Overall Satisfaction with Miro
In online courses, we like to foster student engagement and collaborative problem-solving. We used to use Padlet, but the price has risen. Miro provides a free educator license, and with that, we are able to provide students with engagement activities. We also use it to collaborate with faculty and administration when we are working on a problem in an asynchronous situation.
- Asynchronous collaboration.
- Collaboration with graphics.
- Online voting.
- Miro has amazing training resources, but it's still hard to get a clear idea of how to add users where they can collaborate using a link vs. having to sign in.
- I would like to be able to lock some graphics in the workspace but allow users to manipulate or add to others.
- Miro helped my team to gather information from stakeholders to shape a process that had buy-in across the institution.
- Miro has saved us on costs to other products that have upped their prices. It's great because Miro has more and better features.
I was not involved in the implementation of Miro. It was recommended to me by our technology department. So, it was very satisfying to me. And the excellent training resources provided by Miro follow best practices and make it easy to achieve goals.
We use several products in tandem with Miro--Teams, Zoom, Collaborate Ultra, D2L, and SoftChalk. It integrates easily with all of these tools.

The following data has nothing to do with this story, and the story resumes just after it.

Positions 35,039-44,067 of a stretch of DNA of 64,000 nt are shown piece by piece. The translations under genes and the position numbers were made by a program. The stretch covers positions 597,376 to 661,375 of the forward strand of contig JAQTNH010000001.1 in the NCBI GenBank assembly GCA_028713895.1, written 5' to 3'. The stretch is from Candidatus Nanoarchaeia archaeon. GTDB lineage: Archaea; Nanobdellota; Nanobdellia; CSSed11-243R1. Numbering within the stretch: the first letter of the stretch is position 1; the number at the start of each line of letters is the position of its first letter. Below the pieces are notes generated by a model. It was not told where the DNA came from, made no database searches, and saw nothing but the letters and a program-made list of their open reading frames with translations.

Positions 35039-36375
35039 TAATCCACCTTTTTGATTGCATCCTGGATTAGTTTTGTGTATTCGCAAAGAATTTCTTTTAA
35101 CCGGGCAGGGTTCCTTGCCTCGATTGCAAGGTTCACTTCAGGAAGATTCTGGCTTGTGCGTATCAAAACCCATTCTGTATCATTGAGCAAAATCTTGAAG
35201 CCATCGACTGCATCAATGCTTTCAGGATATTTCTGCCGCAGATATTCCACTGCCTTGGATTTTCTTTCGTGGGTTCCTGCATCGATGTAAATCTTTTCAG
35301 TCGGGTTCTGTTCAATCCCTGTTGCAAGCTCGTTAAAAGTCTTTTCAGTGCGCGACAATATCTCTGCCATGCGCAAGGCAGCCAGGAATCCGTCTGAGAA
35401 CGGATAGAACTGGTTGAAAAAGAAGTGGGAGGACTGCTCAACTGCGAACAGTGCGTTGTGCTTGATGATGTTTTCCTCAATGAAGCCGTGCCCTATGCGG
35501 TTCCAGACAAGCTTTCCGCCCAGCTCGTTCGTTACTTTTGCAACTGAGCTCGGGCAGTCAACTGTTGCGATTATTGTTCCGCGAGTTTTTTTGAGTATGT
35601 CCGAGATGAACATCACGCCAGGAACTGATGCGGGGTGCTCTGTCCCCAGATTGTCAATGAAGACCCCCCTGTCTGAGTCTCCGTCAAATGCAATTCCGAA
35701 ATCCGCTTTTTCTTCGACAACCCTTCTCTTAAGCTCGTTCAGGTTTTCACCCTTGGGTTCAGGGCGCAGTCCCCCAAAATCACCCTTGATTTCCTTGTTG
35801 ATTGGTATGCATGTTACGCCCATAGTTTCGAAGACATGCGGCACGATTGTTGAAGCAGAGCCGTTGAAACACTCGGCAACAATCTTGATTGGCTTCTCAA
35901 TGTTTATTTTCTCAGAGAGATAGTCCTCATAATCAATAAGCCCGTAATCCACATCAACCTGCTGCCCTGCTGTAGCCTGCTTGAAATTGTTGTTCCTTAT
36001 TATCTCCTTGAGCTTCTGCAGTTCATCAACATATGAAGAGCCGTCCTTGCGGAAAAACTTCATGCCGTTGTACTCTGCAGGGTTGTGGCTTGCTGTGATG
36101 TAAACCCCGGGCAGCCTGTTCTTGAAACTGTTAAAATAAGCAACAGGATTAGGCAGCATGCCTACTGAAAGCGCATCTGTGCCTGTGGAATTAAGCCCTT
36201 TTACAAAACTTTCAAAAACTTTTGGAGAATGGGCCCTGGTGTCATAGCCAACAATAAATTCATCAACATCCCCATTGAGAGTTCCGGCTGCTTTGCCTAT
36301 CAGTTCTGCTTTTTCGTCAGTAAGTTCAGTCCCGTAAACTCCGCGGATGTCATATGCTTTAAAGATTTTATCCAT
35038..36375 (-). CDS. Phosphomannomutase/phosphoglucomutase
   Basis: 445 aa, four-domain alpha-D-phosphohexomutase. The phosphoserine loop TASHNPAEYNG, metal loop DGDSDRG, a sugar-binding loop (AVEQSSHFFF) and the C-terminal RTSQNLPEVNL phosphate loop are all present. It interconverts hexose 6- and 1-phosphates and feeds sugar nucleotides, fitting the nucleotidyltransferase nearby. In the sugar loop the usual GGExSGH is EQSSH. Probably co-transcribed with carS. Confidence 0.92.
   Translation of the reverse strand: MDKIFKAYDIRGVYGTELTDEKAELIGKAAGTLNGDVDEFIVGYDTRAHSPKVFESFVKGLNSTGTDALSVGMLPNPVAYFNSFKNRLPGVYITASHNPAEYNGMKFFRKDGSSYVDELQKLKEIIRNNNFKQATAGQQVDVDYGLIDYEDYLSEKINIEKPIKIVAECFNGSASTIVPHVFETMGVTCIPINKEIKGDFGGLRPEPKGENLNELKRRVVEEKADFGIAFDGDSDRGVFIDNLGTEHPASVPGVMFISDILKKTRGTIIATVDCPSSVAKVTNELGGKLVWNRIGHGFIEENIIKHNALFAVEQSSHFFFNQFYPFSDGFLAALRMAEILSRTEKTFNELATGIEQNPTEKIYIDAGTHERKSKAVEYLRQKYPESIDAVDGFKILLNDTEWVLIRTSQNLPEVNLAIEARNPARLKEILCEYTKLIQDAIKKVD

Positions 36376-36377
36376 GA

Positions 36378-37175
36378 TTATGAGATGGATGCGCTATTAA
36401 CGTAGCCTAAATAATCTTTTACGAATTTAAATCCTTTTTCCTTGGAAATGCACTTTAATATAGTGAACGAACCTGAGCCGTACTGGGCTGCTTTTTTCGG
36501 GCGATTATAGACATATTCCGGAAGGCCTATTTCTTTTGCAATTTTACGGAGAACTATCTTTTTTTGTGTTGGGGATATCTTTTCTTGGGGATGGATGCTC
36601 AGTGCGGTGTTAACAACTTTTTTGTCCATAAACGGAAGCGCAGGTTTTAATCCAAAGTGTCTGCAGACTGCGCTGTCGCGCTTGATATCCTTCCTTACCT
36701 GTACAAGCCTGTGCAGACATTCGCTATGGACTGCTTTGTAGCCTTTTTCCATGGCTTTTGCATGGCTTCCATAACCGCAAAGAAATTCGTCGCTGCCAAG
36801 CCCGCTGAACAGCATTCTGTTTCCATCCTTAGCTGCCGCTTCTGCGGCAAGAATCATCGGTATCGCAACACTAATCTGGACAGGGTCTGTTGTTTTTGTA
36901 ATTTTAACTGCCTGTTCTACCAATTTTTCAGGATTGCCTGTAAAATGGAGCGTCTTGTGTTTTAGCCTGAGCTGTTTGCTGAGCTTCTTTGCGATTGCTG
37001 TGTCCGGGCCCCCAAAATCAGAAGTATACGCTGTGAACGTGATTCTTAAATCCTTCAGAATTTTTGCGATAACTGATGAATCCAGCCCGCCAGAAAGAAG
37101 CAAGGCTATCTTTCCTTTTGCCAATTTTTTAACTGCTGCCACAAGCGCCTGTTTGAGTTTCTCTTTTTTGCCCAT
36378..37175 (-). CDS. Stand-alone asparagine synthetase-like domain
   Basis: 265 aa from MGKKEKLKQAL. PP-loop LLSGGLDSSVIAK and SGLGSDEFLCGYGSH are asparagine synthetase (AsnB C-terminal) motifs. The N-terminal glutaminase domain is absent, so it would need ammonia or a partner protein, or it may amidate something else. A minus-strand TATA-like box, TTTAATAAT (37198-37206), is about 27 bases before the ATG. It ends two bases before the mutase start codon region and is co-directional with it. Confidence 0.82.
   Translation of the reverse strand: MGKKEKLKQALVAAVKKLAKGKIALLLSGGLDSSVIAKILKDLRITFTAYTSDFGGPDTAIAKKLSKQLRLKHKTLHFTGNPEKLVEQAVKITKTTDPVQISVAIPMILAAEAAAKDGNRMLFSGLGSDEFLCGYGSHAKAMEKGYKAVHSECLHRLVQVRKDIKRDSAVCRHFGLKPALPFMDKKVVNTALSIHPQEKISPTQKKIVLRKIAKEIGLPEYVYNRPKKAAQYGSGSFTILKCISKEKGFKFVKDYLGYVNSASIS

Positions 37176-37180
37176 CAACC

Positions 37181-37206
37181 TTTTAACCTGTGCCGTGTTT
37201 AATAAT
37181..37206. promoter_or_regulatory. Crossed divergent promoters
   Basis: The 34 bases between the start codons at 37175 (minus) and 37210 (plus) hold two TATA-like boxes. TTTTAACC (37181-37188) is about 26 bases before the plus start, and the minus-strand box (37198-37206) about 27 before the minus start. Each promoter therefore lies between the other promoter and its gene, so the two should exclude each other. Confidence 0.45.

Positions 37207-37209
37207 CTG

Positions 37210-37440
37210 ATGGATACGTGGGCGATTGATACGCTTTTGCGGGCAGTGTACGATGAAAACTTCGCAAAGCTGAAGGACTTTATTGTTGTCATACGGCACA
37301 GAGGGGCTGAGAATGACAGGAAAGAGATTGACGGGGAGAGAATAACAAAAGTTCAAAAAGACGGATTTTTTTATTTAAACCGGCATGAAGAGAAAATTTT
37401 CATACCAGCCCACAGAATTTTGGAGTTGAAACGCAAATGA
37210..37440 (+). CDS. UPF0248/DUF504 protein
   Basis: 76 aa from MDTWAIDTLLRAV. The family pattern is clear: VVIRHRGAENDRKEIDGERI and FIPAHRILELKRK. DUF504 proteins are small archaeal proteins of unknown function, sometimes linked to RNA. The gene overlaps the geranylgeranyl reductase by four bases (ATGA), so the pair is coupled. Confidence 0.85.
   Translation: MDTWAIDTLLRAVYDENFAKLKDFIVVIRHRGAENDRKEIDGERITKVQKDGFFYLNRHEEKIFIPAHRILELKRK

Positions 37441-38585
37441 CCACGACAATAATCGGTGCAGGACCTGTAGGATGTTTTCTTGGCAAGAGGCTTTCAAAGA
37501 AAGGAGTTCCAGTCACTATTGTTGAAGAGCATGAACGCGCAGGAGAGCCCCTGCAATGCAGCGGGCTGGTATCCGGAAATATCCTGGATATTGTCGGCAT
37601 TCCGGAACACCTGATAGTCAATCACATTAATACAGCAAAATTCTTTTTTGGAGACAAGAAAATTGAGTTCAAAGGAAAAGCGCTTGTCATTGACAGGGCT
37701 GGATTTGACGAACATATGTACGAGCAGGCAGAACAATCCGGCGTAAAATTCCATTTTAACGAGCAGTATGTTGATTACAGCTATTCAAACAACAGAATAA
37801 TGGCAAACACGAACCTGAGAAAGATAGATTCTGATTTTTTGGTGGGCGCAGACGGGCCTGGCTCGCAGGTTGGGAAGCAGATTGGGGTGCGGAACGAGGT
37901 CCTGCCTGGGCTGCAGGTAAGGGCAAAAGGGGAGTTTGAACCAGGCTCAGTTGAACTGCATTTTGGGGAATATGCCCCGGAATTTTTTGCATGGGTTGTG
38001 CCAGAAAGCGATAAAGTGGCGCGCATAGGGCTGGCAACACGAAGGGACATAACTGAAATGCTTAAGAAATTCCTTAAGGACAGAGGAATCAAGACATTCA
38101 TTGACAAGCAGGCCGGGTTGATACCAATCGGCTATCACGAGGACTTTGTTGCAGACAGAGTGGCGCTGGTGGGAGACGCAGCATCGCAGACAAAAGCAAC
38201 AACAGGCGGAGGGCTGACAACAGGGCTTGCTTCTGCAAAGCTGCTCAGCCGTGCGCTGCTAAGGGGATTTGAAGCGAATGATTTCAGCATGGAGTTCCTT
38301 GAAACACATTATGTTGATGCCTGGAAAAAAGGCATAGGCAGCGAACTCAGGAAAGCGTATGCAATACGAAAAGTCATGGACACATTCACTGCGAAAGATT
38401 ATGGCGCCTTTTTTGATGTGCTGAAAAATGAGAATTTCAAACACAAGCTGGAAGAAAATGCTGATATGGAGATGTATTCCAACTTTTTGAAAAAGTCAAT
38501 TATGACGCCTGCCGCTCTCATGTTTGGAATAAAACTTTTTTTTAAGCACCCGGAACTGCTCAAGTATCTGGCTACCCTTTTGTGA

We are able to get stakeholder input on important topics and processes easily--either in a virtual meeting or asynchronously. We just send out the email with the link to the board. Before, we were limited to a certain number of boards or words or images with other products, and that is not the case with Miro.
Do you think Miro delivers good value for the price?
Are you happy with Miro's feature set?
Did Miro live up to sales and marketing promises?
Did implementation of Miro go as expected?
Would you buy Miro again?
Collaborate Ultra's whiteboard feature was clunky and limited--and there was no way to save it and pass it around after the meeting ended. Padlet is great for educators and students to understand immediately how to use it. It's the known product on the market for student engagement. But Padlet's "free educator account" is now limited to three boards. Lino is my favorite tool for just student discussions. It is completely free and has more functionality than Padlet. However, Miro has more functionality than Lino and has a better look--a better product for impressing stakeholders. I can make individual, virtual worksheets for students using Miro and move students in and out of Miro projects as they work individually, collaborate, and then peer review.
Miro is great for real-time collaboration in current work environments where users are teleworking. Users can update the project, move to another project, come back to see what has changed and add any additional comments or information, or graphics. We tried to use it for voting, and it was difficult for users to see what they were voting on and how to vote--even though Miro has a robust training and a robust voting program. With more use and experience, I think the voting feature will prove valuable and effective. We also used it in a teaching module where users matched the labels to the correct image, and that was a nice, interactive activity for users in a remote learning environment as well as users in an asynchronous online course--every user had an individual Miro board to complete the project.